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Recent Submissions

  • Engineering carbon sequestration on arid lands

    Hirt, Heribert; Boukcim, Hassan; Ducousso, Marc; Saad, Maged (Trends in Plant Science, Elsevier BV, 2023-09-21) [Article]
    To limit the effects of global warming, arid lands, which constitute approximately one-third of terrestrial surfaces and are not utilized for agriculture, could serve as an effective method for long-term carbon (C) storage. We propose that soil–plant–microbiome engineering with oxalogenic plants and oxalotrophic microbes could facilitate C sequestration on a global scale.
  • Septoria tritici blotch resistance gene Stb15 encodes a lectin receptor-like kinase

    Hafeez, Amber; Chartrain, Laetitia; Feng, Cong; Cambon, Florence; Clarke, Martha; Griffiths, Simon; Hayta, Sadiye; Jiang, Mei; Keller, Beat; Kirby, Rachel; Kolodziej, Markus C.; Powell, Oliver R.; Smedley, Mark A.; Steuernagel, Burkhard; Xian, Wenfei; Wingen, Luzie; Cheng, Shifeng; Saintenac, Cyrille; Wulff, Brande B. H.; Brown, James K. M. (Cold Spring Harbor Laboratory, 2023-09-12) [Preprint]
    Septoria tritici blotch (STB), caused by the Dothideomycete fungus Zymoseptoria tritici, is of one of the most damaging diseases of bread wheat (Triticum aestivum)1 and the target of costly fungicide applications2. In line with the fungus’ apoplastic lifestyle, STB resistance genes isolated to date encode receptor-like kinases (RLKs) including a wall-associated kinase (Stb6) and a cysteine-rich kinase (Stb16q)3,4. Here, we used genome-wide association studies (GWAS) on a panel of 300 whole-genome shotgun-sequenced diverse wheat landraces (WatSeq consortium) to identify a 99 kb region containing six candidates for the Stb15 resistance gene. Mutagenesis and transgenesis confirmed a gene encoding an intronless G-type lectin RLK (LecRK) as Stb15. The characterisation of Stb15 exemplifies the unexpected diversity of RLKs conferring Z. tritici resistance in wheat.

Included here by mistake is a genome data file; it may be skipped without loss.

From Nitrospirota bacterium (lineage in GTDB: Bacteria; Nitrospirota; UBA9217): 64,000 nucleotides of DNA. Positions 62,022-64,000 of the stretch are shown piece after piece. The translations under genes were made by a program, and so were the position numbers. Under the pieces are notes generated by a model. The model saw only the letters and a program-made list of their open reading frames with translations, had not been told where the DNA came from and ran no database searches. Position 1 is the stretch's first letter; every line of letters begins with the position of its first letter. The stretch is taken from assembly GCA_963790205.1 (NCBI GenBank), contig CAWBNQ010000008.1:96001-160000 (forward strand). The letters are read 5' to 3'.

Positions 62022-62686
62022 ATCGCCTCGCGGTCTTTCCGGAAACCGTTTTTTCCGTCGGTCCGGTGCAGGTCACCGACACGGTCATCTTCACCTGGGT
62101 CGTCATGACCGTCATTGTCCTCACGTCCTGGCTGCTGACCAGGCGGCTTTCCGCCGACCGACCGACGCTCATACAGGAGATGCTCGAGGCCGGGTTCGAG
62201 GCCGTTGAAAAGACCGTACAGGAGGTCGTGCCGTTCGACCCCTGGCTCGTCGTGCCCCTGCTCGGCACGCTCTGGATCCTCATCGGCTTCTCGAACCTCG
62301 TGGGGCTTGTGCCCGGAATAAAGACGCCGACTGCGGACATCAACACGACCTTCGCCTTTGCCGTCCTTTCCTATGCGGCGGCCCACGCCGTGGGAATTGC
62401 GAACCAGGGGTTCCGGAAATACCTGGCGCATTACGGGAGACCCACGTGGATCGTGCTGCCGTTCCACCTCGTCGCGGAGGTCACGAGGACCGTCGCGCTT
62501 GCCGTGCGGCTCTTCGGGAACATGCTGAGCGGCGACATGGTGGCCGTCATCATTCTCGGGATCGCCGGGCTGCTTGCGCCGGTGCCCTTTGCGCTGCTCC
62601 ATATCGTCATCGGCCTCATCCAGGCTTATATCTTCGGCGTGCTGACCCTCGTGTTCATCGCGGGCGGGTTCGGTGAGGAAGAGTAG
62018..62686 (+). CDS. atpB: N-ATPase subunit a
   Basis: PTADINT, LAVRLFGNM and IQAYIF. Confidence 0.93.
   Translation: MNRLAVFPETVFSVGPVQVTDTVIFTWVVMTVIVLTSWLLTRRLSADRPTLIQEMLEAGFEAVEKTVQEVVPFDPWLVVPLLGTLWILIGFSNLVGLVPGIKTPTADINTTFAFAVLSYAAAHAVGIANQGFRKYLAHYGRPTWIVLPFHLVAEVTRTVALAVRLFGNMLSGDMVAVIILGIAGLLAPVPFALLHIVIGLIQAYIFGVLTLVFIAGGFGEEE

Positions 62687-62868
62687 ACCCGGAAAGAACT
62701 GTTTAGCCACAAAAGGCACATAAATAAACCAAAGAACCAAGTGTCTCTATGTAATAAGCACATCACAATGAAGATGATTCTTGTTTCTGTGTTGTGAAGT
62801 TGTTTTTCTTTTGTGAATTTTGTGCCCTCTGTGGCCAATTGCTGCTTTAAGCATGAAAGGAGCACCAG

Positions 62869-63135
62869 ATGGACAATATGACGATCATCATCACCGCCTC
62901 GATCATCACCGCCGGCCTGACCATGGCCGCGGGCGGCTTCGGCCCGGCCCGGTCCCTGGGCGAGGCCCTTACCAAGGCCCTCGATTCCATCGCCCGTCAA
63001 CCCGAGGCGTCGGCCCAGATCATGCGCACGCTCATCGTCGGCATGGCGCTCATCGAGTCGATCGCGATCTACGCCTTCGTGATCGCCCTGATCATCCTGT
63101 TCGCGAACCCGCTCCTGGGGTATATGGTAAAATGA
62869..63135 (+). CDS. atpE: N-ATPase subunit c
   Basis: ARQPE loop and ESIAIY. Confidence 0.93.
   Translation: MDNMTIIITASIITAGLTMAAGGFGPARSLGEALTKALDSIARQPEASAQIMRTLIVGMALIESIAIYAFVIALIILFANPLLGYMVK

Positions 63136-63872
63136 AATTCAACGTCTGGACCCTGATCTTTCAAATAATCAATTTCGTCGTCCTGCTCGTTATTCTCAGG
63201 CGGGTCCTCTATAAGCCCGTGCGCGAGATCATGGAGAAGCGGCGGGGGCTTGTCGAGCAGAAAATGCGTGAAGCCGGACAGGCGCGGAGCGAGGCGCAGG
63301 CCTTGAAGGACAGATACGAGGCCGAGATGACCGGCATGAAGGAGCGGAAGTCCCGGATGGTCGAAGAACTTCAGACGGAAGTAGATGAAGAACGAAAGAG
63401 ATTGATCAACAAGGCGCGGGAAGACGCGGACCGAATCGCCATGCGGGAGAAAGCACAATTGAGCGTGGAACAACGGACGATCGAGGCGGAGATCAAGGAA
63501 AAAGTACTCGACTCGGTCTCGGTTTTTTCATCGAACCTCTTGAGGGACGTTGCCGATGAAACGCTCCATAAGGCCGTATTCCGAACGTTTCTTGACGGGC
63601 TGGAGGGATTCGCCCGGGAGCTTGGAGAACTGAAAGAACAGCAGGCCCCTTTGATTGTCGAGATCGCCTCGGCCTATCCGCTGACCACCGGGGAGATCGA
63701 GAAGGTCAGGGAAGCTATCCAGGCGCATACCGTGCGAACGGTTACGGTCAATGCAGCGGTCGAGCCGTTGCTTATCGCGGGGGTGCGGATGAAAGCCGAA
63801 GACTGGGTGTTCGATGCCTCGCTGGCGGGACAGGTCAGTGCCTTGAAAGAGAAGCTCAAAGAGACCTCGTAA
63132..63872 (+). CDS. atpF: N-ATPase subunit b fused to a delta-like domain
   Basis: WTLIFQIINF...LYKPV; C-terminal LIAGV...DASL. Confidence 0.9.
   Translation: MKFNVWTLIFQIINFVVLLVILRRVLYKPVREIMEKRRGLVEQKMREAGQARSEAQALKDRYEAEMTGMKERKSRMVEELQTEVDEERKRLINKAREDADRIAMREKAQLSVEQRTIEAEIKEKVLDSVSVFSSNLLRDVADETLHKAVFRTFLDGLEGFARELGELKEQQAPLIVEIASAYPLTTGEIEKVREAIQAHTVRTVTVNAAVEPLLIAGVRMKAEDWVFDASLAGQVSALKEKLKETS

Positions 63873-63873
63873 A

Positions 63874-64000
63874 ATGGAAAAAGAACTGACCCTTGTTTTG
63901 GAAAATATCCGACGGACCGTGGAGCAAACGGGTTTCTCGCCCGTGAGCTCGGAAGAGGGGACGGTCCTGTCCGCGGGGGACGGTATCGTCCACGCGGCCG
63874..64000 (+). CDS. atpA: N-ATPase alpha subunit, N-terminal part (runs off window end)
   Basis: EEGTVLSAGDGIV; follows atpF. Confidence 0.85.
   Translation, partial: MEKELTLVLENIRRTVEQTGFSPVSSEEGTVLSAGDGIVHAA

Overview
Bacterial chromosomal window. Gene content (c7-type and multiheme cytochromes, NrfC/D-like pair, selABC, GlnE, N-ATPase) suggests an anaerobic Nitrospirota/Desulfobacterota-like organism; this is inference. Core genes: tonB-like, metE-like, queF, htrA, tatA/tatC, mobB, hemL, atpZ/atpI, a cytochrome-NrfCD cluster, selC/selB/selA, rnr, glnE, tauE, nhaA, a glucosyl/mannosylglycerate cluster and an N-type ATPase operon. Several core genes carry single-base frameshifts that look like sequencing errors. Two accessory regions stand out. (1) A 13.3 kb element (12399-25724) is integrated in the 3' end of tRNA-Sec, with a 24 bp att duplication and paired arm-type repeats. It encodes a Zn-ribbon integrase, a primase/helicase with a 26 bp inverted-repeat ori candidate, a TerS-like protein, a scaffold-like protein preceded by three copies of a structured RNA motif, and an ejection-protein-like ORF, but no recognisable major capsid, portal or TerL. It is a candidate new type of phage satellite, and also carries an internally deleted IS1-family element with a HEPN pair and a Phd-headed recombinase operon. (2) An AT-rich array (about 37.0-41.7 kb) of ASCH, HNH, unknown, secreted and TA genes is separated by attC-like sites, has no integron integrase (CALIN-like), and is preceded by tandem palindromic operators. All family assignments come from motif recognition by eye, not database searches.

• A study of the Root meristem control by the Retinoblastoma-related protein and the effect of beneficial and pathogenic bacteria on root growth

    Castillo Hernandez, Tatiana (2023-08-24) [Thesis]
    Advisor: Blilou, Ikram
    Committee members: Wulff, Brande B. H.; Frøkjær-Jensen, Christian
    Roots are considered an important organ as they transport nutrients and water and provide anchor and support in the plants. The development of roots involves the participation of specific proteins such as RETINOBLASTOMA-RELATED (RBR) which has been found to play a role in cell cycle regulation and stem cell niche maintenance. Additionally, roots can interact with the environment and soil microorganisms that can influence processes in plant growth and development. For instance, plant growth-promoting rhizobacteria (PGPR) have been found to have the ability to alter the root system by their influence on signaling pathways or phytohormones. In this study, we generated RBR mutant lines using CRISPR-Cas9 to determine the role of this protein in early plant growth. We found that the mutant lines contained partial abortion in ovules and mild reduction in siliques suggesting the participation of this protein in the early stages of plant development. Furthermore, we also use beneficial and pathogenic bacteria strains to study their effect on root patterning. We showed that WSC417 beneficial bacteria can influence root structure by promoting the growth of root hairs which might suggest a plant improvement in nutrient uptake. Also, we could observe that WSC417 can exert some protection against DC 3000 pathogenic bacteria when plant seedlings were inoculated with both strains. Overall, we could determine that RBR plays a role in early developmental stages and root development can also be influenced by biotic factors such as microorganisms.